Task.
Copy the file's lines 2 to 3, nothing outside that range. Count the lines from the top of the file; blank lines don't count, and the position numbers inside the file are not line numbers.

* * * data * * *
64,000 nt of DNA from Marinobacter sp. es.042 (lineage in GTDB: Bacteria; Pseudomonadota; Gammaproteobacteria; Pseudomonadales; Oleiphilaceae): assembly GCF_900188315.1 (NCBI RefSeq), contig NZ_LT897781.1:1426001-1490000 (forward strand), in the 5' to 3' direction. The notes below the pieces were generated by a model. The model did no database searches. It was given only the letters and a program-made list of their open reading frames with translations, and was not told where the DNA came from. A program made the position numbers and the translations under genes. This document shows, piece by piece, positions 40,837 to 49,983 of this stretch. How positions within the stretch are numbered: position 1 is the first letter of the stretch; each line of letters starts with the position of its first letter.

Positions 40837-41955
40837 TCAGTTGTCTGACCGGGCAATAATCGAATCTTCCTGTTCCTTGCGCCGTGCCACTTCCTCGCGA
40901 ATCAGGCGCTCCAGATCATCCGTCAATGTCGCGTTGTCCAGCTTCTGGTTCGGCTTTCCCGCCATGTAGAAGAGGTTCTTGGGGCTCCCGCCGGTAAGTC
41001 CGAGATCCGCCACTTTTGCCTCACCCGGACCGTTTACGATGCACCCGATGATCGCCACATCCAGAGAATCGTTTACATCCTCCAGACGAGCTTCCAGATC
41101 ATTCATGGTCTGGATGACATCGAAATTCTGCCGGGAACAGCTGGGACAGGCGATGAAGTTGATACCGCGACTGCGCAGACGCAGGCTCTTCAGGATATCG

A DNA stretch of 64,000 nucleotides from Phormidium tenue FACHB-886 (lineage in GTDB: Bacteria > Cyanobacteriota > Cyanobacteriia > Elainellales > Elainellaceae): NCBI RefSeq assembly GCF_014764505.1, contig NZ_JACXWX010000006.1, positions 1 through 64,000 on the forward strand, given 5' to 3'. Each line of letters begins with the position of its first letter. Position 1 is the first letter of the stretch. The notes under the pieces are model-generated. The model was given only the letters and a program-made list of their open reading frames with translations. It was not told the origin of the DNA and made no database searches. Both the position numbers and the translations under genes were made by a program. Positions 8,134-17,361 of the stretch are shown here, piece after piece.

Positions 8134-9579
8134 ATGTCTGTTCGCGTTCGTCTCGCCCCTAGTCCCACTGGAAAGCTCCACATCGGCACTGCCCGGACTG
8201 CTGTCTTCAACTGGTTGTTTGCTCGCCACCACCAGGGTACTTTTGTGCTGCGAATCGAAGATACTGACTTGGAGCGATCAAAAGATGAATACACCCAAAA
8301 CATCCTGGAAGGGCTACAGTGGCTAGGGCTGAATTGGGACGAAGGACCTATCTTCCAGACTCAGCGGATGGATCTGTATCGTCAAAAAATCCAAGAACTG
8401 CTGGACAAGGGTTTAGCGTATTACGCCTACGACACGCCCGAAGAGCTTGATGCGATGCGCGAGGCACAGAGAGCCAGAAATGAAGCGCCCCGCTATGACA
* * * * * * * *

Positions 40837-41955
40837 TCAGTTGTCTGACCGGGCAATAATCGAATCTTCCTGTTCCTTGCGCCGTGCCACTTCCTCGCGA